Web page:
Times Colonist

U.S. report faults Canada for sex-traffickin­g failures


VANCOUVER — Canada needs to do much more to halt human traffickin­g of vulnerable immigrants, and even to prevent its own citizens from being bought and sold as sex slaves, a U.S. State Department report warned yesterday.

“Canada is a source, transit and destinatio­n country for men, women and children trafficked for the purposes of commercial sexual exploitati­on and forced labor,” concluded the seventh annual report on Traffickin­g In Persons released by U.S. Secretary of State Condoleezz­a Rice.

The report, which rates the efforts of 170 countries to prosecute trafficker­s and help trafficked persons, was critical of Canada’s success in stopping human traffickin­g in any form.

Human traffickin­g is cited as one of the world’s fastest-growing crimes, and Canada has become not only a recipient of trafficked persons, but also a thoroughfa­re to the U.S., with RCMP investigat­ors citing as many as 800 to 1,200 people in Canada as victims. Some activists put the figure as high as 15,000. The U.S. investigat­ors, who contacted Canadian lawenforce­ment agencies, government and non-government organizati­ons, found that “women and children are trafficked primarily from Asia and Eastern Europe for sexual exploitati­on, but victims from Africa, Latin America and the Caribbean also have been identified in Canada.”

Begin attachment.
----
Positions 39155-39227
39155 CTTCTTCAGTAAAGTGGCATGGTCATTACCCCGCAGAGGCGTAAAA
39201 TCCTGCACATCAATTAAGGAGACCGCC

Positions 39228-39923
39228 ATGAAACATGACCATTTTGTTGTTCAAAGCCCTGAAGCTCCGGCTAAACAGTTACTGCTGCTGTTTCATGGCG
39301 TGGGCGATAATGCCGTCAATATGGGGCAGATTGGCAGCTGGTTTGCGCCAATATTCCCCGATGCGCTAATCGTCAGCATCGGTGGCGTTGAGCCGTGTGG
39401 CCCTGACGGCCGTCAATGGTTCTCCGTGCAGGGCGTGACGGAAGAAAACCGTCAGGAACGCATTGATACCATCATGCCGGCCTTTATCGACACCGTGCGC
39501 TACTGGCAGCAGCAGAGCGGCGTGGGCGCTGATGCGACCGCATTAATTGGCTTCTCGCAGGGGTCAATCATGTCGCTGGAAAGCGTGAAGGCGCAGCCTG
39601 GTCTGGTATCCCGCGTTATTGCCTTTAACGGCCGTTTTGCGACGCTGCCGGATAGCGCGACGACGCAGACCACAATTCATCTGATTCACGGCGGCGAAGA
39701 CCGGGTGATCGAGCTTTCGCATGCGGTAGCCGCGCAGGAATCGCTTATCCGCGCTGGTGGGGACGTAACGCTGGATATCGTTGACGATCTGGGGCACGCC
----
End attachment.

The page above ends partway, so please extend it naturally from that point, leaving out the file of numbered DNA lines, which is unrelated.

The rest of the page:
It also singled out Vancouver, alone among Canadian cities, by noting that “Asian victims tend to be trafficked more frequently to Vancouver and Western Canada.”

U.S. investigat­ors also warned that “Canadian girls and women, many of whom are aboriginal, are trafficked internally for commercial sexual exploitati­on.”

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